By Ana Campoy / Quartz
China and Mexico have been friends for a long time, but after Donald Trump’s win in the US presidential elections, both countries are looking for more in their relationship.
Over the weekend, Chinese ambassador to Mexico Qiu Xiaoqi promised Mexicans his country is standing by them through the uncertain times ahead. His comments were made during a press conference to launch a year of cultural festivities to celebrate the two countries’ 45 years of diplomatic relations. A day later, the two countries signed an agreement to expand food shipments from Mexico to China. Separately, Chinese oil major CNOOC made two handsome bids for contracts to explore Mexico’s offshore oil fields, and won.
“This means that they see Mexico as a trustworthy country,” said a beaming Pedro Joaquín Coldwell, Mexico’s energy secretary.
As the two main targets of Trump’s anti-globalization tirades, China and Mexico have a lot to commiserate about. The president-elect’s talk of tearing up trade deals, starting trade wars and closing borders irks both countries, which have big stakes on international trade. Strengthening their ties is a symbolic snub to Trump’s vision of the world.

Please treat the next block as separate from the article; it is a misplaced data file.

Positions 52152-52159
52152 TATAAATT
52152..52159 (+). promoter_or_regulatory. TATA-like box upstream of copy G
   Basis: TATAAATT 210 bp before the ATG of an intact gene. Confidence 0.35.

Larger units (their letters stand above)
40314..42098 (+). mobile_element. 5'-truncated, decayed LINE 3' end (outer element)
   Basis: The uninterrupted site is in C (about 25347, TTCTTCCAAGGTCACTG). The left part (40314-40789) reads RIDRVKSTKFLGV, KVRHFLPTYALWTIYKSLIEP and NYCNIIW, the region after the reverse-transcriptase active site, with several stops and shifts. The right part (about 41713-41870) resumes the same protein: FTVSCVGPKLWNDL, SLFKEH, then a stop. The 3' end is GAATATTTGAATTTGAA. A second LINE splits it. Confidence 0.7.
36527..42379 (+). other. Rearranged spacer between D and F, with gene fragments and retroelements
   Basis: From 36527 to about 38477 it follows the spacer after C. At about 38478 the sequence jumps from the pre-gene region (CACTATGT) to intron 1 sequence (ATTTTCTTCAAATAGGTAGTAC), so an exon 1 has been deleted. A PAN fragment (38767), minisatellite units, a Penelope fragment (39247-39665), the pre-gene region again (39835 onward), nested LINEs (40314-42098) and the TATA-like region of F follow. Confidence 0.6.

Plus, both countries could benefit economically. Latin America is already a big piece of China’s international expansion strategy, and Mexico is one of the region’s largest markets. In turn, Mexico could use some Chinese investment at a time when it desperately needs to diversify its US-heavy portfolio.
But before they get carried away with the potential geopolitical and economic boon of closer cooperation, a few words of caution, via Enrique Dussel Peters, who runs the China-Mexico Studies Center at Mexico’s National Autonomous University. “Given the differences with Trump, today it’s popular to postulate that China is going to be a solution for Mexico,” he said. “That could be, but today there are no concrete conditions for that.”